This emphasis on un-highlights even at the expense of eye-catching baubles allows for a lot more playfulness and helps differentiate things from a standard tour, and it’s a pub quiz champion’s dream job.

“My journey in Museum Hack,” Casey says, “is to find things and learn how they got there.”

She encourages us to find our spirit animal in any one painting in a set of three rooms devoted to 19th-century American art. (I pick Thomas Eakins’ 1878 The Courtship, although I can’t decide if I’m the hard-working girl at the spinning wheel or the indolent boy trying to catch her attention.) Then she requests that we photograph a small, easily overlooked detail from any one work in the museum and ready an explanation for why we think it’s significant.

At this point, I’m hooked. We’re in the room devoted to the Hudson River School, the magnificently kitschy fake landscapes that make the Catskill Mountains look like Gondor from Lord of the Rings. Casey elaborates on how the arrangement of paintings on the walls charts the transportation revolution that characterized the mid-19th century, from oxen to steamships to railroads. We discuss the various ailments that one can die from in the early-’90s computer game Oregon Trail — diphtheria is what always got me — and everyone agrees that Edwin Church’s Rainy Season in the Tropics has pride of place for a good reason. With its double rainbow over a landscape that looks like half-Oahu, half-Matterhorn, it’s a gaudy treasure, and it dominates the room.

One group selfie later, it’s on to the South Pacific, where we’re tasked with picking something we’d happily stuff into a bag if it weren’t under glass. The masks and other adornments crafted by indigenous peoples of Papua New Guinea don’t demonstrate many hangups with the body, so I pick a ceremonial object that looks like it has a vagina for a face and a penis for a nose. Without much context, it’s hard to tell what it was for: finding a mate, protecting a pregnant woman, or warding off the spirits of impotence, but it’s pretty rad. My boyfriend picks a weathered work board, carved in the shape of a face, with eyes like mother-of-pearl.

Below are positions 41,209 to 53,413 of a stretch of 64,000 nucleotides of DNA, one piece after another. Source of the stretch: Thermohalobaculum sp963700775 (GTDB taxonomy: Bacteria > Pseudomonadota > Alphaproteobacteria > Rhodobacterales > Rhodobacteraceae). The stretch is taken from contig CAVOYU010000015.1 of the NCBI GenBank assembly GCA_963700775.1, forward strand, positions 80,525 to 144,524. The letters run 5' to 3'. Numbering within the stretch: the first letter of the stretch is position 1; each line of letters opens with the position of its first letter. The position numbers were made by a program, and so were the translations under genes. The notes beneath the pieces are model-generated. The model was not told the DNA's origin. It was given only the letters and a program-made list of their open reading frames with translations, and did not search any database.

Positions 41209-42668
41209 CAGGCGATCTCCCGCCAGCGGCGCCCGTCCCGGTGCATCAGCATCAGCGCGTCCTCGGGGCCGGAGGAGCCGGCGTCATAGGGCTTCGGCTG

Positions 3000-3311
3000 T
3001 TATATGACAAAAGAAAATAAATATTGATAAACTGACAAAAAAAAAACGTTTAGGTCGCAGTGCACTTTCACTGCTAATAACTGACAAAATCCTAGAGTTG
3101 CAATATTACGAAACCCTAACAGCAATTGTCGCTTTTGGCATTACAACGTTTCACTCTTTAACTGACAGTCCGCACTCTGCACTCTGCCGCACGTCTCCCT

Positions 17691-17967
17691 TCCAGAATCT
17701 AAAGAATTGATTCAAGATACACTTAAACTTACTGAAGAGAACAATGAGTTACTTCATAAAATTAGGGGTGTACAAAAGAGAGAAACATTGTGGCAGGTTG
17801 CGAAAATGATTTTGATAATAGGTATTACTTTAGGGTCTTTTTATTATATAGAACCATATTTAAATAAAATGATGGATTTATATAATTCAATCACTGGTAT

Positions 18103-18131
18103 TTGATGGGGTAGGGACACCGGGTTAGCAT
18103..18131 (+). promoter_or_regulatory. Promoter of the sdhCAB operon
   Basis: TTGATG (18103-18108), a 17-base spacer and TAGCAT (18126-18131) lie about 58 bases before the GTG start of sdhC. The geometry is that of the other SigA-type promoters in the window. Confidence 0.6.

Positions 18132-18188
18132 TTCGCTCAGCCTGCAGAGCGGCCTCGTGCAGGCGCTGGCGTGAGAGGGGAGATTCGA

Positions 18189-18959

Tiara Sensation is audibly winding down, and we have time for one last stop before retrieving our coats: Kane Kwei’s bespoke caskets. In keeping with the Ghanaian belief that you must do right by your elders so that their ghosts don’t haunt you, the contemporary artist fashions personalized coffins modeled on what the deceased loved most. (The one exhibited at the de Young is in the shape of a cacao pod, and looks vaguely like something an alien larva might pupate inside of before eating everyone in San Francisco.)

Of everything we saw all night, the detail that most caught my eye was a trio of figures in the lower-right side of Rainy Season in the Tropics. Two men lead a donkey, although they appear to be dragging the animal through the mud in different directions. Comparing phones, it turns out that Casey and I had the exact same idea. To me, that’s a tie, and we’re going to need to thumb-wrestle for it or maybe try to drive each other off the road in a game of chicken, but she crowns me the winner.

My prize is a Polaroid-like print of the selfie we all took in front of that same painting, half an hour earlier. It ends up on our fridge, under a magnet from the Keith Haring exhibit we saw at the de Young a few years before.